2. What exercise is your least favorite? Pick only one

MF: I don’t have a least favorite exercise either. I learned early on in my teaching career, not to judge. I believe all exercises, variations and evolutions of the method have merit. The art of teaching is finding the right exercise or variation of the exercise for your client.

TV: Least favorite is a strong word, but the exercise that every time “sneaks” up on me and my mind goes “really….again?” would be Swimming.

3. What turns you on creatively, mentally or physically about the Pilates method?

MF: The fact that the method and our bodies are constantly changing and evolving and we have to adapt and grow with these constant variables. My biggest insight is that the essence of the method is quite simple, but it is this simplicity that challenges you creatively, mentally and physically.

TV: The fact that there is always room for improvement and growth. You are never “done” with any exercise, you are never “perfect”, and the method will never stop evolving and growing. It is a fluent and ever moving and growing field. Can it get any more exciting?

4. What is your idea of earthly happiness?

MF: Love, I found it with Ton.

TV: With a good book, on a beautiful beach, together with Michael of course.

5. What to your mind would be the greatest misfortune?

MF: Not to have love in your life.

TV: Not to be able to follow your dreams.

6. What is your favorite Pilates word?

MF: Contrology. The art and science of body mind and spirit, development through disciplined movement. Joe’s one word describes the whole method.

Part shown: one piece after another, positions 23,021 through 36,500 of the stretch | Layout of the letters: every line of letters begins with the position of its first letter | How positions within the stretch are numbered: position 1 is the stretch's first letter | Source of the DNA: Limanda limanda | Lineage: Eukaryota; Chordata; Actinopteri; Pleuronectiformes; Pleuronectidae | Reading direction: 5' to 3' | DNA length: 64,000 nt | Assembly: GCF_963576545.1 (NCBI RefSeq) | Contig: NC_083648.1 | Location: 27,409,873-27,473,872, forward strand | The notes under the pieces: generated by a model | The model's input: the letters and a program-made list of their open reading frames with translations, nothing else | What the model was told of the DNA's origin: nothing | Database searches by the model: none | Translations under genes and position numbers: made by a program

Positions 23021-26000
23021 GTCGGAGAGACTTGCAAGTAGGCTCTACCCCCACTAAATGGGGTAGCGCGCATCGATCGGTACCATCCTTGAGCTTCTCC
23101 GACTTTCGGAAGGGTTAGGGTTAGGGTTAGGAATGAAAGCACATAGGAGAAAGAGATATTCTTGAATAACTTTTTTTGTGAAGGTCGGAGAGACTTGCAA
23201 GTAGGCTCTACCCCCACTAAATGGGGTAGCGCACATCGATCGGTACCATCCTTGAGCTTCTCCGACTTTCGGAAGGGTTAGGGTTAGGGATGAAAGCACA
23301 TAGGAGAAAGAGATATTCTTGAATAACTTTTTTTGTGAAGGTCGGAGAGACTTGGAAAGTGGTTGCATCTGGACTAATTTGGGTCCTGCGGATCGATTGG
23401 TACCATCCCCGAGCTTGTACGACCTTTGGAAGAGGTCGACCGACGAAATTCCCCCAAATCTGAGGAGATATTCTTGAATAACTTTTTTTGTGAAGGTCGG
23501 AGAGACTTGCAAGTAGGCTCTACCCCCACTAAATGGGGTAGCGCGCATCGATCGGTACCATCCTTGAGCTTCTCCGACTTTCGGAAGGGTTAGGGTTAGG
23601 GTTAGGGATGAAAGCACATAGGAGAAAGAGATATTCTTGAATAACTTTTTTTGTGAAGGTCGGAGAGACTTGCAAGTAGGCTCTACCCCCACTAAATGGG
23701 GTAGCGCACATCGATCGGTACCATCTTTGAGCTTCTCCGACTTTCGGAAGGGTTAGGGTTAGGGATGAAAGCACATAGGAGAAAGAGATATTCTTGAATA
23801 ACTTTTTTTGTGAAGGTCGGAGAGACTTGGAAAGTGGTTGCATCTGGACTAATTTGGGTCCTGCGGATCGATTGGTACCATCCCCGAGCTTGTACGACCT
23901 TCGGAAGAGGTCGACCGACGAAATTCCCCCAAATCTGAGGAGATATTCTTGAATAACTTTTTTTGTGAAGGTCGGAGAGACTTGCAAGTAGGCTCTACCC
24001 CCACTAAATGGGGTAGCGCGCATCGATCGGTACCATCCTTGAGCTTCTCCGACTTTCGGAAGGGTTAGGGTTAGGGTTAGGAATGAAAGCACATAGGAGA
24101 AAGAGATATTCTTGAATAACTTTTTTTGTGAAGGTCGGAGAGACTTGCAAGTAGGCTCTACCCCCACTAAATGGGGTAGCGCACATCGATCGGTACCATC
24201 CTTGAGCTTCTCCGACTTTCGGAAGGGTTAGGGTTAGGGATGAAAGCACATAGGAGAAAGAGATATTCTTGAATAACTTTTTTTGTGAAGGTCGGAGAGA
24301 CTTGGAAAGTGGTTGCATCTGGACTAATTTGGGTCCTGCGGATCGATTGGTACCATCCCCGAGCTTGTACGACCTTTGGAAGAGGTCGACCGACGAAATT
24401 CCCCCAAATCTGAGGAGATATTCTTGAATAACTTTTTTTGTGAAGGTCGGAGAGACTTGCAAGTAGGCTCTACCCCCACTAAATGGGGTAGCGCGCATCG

TV: Contrology. It explains and defines the entire method.

7. What is your least favorite Pilates word?

MF: I don’t use many of the “Pilates” words with clients. It is my experience that many clients have no idea what you are talking about and therefore it does not really give them the experience of the movement. I don’t think the use of the “Pilates” words is wrong, it is like using anatomical terms, it is about when and how you use them and with whom.

TV: Any word that does not help the client. I see so many instructors rattling off their cues, the set up of exercises etc., but they pay no attention to what the client is actually doing. Their words and the action of the client/group do not match. Such a waste. Your words matter….use your words!

8. What profession other than your own would you like to attempt?

MF: I can honestly say, I have pretty much done what I wanted to do. Teaching Pilates is my third career, but if I had to pick a fourth, I would be a philanthropist…. I just need the billions to spread around! To quote a line from Hello Dolly, “money is like manure, it needs to be spread around.”

TV: Philanthropist….is that a profession?

9. If Heaven exists, and by some chance when you arrive at the pearly gates Joseph Pilates is also there, what would you like to hear him say to you? 

MF: Interesting question. I guess he would say, “Hello!” I believe everything ever created has an energetic field and we all have the ability to tap into Joe’s energetic field of creativity, and most of us probably have. So I guess you could say we have already met….energetically that is.

TV: Based on the stories we heard from Romana Kryzanowska and other protégées about Joseph Pilates I would not be surprised if he said: “WE ARE FULL” (of course in his German accent). What I would like him to say is: Willkommen und viel Spaß! (Welcome and enjoy!)

10. What did you learn today? 

MF: When we were in St. Petersburg for a Pilates convention we took some extra days and went to the Hermitage museum. There we saw a painting called Portrait of a Man by Dominico Capriolo. I did not know this painter so I finally googled him to learn more about him. And what I learned today is that there is not a lot of information about him. So the search continues, because now I really want to know about him.

TV: I really should stop procrastinating. Yeah I should. I will start immediately….tomorrow.

Remember to visit and see where M+T will be teaching near you!